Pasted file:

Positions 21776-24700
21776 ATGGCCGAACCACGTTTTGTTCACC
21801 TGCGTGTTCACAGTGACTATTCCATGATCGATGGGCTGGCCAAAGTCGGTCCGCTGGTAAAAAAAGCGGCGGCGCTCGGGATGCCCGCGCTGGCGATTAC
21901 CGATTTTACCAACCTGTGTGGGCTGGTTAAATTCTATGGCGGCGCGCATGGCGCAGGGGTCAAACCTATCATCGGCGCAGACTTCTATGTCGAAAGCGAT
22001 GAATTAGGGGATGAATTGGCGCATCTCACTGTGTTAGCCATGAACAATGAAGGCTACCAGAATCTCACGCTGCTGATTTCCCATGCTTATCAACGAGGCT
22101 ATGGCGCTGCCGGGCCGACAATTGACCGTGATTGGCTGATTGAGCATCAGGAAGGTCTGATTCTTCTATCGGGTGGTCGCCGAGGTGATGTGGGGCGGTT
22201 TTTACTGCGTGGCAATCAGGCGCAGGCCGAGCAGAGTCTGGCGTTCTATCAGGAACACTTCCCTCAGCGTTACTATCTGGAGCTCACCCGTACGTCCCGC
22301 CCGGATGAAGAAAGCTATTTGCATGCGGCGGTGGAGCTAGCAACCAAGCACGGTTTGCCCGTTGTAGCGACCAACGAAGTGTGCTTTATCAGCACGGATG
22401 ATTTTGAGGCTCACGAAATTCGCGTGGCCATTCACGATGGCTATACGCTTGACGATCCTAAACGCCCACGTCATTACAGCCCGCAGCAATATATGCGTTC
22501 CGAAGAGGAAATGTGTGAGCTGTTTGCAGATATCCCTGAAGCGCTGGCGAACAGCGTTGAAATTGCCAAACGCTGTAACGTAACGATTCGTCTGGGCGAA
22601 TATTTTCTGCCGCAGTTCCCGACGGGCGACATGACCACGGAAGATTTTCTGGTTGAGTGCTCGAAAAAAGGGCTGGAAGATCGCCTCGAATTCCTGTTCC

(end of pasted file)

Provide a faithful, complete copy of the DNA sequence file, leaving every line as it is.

Positions 21776-24700
21776 ATGGCCGAACCACGTTTTGTTCACC
21801 TGCGTGTTCACAGTGACTATTCCATGATCGATGGGCTGGCCAAAGTCGGTCCGCTGGTAAAAAAAGCGGCGGCGCTCGGGATGCCCGCGCTGGCGATTAC
21901 CGATTTTACCAACCTGTGTGGGCTGGTTAAATTCTATGGCGGCGCGCATGGCGCAGGGGTCAAACCTATCATCGGCGCAGACTTCTATGTCGAAAGCGAT
22001 GAATTAGGGGATGAATTGGCGCATCTCACTGTGTTAGCCATGAACAATGAAGGCTACCAGAATCTCACGCTGCTGATTTCCCATGCTTATCAACGAGGCT
22101 ATGGCGCTGCCGGGCCGACAATTGACCGTGATTGGCTGATTGAGCATCAGGAAGGTCTGATTCTTCTATCGGGTGGTCGCCGAGGTGATGTGGGGCGGTT
22201 TTTACTGCGTGGCAATCAGGCGCAGGCCGAGCAGAGTCTGGCGTTCTATCAGGAACACTTCCCTCAGCGTTACTATCTGGAGCTCACCCGTACGTCCCGC
22301 CCGGATGAAGAAAGCTATTTGCATGCGGCGGTGGAGCTAGCAACCAAGCACGGTTTGCCCGTTGTAGCGACCAACGAAGTGTGCTTTATCAGCACGGATG
22401 ATTTTGAGGCTCACGAAATTCGCGTGGCCATTCACGATGGCTATACGCTTGACGATCCTAAACGCCCACGTCATTACAGCCCGCAGCAATATATGCGTTC
22501 CGAAGAGGAAATGTGTGAGCTGTTTGCAGATATCCCTGAAGCGCTGGCGAACAGCGTTGAAATTGCCAAACGCTGTAACGTAACGATTCGTCTGGGCGAA
22601 TATTTTCTGCCGCAGTTCCCGACGGGCGACATGACCACGGAAGATTTTCTGGTTGAGTGCTCGAAAAAAGGGCTGGAAGATCGCCTCGAATTCCTGTTCC